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Apple exploring split cameras for thinner iPhones, location-based security - Page 2

post #41 of 66
Quote:
Originally Posted by mpantone View Post

The problem with using two cameras/lens groupings at the same time is parallax.

Two sensors doesn't require two lenses though, that would add more complexity and cost than needed as they'd have to ensure each pair of lenses was within a certain tolerance of the other and always focused the same way. It would be best to just reflect the light onto each sensor from a single lens setup.
post #42 of 66
Quote:
Originally Posted by tzeshan View Post

You don't need two cameras to accomplish this.  You can do this by taking two pictures rapidly one after the other.

You can't, really. While you can obtain a minor amount if noise reduction that way if the software has characterized the noise components of the sensor, that's complex, and takes processing time with specialized hardware. This is done on some DSLRs and some other cameras for long exposures. But what they do is to take a blank picture first, evaluate the noise at that moment, and then take another picture that corrects for that noise, which varies with temperature, the number of pictures that have rapidly been taken, and other factors.

Otherwise, what does taking two pictures at the same exposure get you? It can get you blur from rapidly moving objects. How does it get you a thinner camera?
post #43 of 66
Quote:
Originally Posted by tzeshan View Post


Use a thinner camera of course.  The trick of using two cameras is it effectively doubles the lens, that is the ISO.

What? You are awfully glib about this. Making a thinner camera is the problem, not the solution. And using two cameras doesn't effectly double the ISO.
post #44 of 66
Quote:
Originally Posted by Marvin View Post

The other benefit would be faster HDR because they don't need multiple exposures. Once you have the chroma and luma separate, the luma can be adjusted in post-production. This saves space too as the chroma can be stored in 8bpc and the luma in raw sensor data. It could also allow for HDR video as it only needs one frame. Luma, left, Chroma middle, combined right:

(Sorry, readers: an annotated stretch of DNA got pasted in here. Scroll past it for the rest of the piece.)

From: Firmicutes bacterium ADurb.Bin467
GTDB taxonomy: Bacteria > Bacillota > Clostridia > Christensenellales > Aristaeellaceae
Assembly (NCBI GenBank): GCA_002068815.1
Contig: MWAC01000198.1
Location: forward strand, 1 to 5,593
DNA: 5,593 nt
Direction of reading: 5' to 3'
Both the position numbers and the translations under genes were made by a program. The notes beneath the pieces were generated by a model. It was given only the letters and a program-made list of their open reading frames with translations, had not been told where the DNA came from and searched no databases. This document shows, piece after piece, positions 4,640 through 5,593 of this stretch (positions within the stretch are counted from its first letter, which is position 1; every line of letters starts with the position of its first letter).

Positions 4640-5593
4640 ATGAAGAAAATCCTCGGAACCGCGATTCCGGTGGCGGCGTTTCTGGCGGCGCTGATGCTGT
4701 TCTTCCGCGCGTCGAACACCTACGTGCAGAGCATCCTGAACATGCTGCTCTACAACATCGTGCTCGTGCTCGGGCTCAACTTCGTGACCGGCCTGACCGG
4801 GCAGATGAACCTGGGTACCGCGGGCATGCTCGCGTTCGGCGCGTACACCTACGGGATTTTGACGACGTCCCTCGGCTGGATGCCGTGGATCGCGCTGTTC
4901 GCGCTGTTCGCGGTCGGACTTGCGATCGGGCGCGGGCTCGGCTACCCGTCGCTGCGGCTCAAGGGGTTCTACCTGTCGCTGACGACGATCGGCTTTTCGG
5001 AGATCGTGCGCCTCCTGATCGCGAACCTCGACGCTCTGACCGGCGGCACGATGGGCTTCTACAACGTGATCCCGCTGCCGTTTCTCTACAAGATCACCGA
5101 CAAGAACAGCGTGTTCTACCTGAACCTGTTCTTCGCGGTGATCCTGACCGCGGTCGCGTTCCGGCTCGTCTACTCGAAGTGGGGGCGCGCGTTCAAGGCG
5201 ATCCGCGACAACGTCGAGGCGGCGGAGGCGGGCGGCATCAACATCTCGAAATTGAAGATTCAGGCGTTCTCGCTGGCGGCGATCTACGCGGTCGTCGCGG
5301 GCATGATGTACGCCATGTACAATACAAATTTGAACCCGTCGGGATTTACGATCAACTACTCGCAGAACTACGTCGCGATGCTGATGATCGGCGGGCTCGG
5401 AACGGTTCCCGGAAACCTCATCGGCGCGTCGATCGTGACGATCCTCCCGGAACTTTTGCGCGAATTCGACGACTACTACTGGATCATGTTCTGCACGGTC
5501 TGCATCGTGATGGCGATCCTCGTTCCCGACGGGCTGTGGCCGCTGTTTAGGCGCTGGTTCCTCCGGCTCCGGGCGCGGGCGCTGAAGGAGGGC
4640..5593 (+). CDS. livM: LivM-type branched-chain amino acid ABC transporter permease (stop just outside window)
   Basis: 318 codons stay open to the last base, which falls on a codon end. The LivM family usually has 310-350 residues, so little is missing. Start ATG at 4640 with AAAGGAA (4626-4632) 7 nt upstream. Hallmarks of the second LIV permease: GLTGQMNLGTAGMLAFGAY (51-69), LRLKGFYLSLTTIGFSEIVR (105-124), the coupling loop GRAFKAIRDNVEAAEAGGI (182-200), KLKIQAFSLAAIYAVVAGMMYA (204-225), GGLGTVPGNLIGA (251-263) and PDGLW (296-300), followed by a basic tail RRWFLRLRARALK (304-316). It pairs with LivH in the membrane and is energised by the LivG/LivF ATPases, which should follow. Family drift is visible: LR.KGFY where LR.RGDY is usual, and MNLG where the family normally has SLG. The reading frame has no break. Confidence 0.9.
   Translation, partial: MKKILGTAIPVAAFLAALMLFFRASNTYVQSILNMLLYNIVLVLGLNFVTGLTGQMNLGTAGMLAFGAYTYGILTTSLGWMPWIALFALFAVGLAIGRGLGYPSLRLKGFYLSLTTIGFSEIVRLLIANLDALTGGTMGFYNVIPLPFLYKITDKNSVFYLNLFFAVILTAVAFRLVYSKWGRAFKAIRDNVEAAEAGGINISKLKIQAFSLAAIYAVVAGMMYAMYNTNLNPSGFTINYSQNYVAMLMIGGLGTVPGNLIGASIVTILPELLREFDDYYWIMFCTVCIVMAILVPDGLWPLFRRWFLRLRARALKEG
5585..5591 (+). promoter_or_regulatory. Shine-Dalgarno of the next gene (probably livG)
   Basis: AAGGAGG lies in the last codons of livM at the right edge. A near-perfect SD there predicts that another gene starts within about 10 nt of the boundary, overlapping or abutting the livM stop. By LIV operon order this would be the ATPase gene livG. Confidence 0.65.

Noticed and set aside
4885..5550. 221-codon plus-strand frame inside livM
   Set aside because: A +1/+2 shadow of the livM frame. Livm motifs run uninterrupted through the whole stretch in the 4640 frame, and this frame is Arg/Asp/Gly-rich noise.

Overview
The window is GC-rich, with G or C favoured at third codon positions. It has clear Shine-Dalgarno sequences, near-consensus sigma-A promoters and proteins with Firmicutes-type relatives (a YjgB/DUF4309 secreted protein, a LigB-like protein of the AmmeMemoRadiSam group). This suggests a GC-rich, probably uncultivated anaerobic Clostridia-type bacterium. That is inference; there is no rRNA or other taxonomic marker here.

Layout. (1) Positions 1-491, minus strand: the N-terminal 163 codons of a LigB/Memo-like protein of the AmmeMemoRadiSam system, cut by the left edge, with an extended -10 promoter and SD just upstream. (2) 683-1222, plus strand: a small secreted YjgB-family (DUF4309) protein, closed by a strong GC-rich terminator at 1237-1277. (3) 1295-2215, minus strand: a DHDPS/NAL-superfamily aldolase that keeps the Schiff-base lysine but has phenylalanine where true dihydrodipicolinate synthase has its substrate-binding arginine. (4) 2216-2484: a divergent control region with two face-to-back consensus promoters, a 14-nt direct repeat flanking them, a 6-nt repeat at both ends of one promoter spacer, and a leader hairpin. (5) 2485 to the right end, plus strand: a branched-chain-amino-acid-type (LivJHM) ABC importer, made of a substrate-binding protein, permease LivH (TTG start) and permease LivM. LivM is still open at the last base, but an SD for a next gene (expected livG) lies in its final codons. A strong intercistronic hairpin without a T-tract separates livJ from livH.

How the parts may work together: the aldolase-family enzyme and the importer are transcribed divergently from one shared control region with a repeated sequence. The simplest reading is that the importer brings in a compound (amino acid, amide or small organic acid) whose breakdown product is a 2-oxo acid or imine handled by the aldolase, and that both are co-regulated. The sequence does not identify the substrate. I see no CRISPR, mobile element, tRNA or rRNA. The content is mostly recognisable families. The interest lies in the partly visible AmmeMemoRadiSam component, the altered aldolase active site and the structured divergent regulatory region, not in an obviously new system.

The chroma sensor just needs to be sensitive enough to determine the correct color data. I wonder if it can do that kind of sampling by not relying solely on incoming light but by projecting a signal out like infrared light in a flash and then measuring the effect of that signal on the scene. Naturally the sky is bright enough anyway and too far for any outgoing light to affect but dark shadows could receive an outgoing signal that shows up what the colors are. The luma sensor would measure the incoming light as it has to try and recreate the light variation being seen.

That's a pretty good explanation.
post #45 of 66
Quote:
Originally Posted by Marvin View Post

Two sensors doesn't require two lenses though, that would add more complexity and cost than needed as they'd have to ensure each pair of lenses was within a certain tolerance of the other and always focused the same way. It would be best to just reflect the light onto each sensor from a single lens setup.

I'm trying to figure out how they would do this. It's usually done with a prism, but there's no room for one.

For some time, I've been thinking that the camera could be built in two parts, so to speak. The lens would face forwards, of course, but a mirror could reflect the light 90 degrees. The sensor could sit at that 90 degree angle. It could also be more complex, with two mirrors, allowing the sensor to lie flat against the front or back of the camera, saving more thickness. Alignment would be harder, but it could be worth it, allowing a much bigger sensor.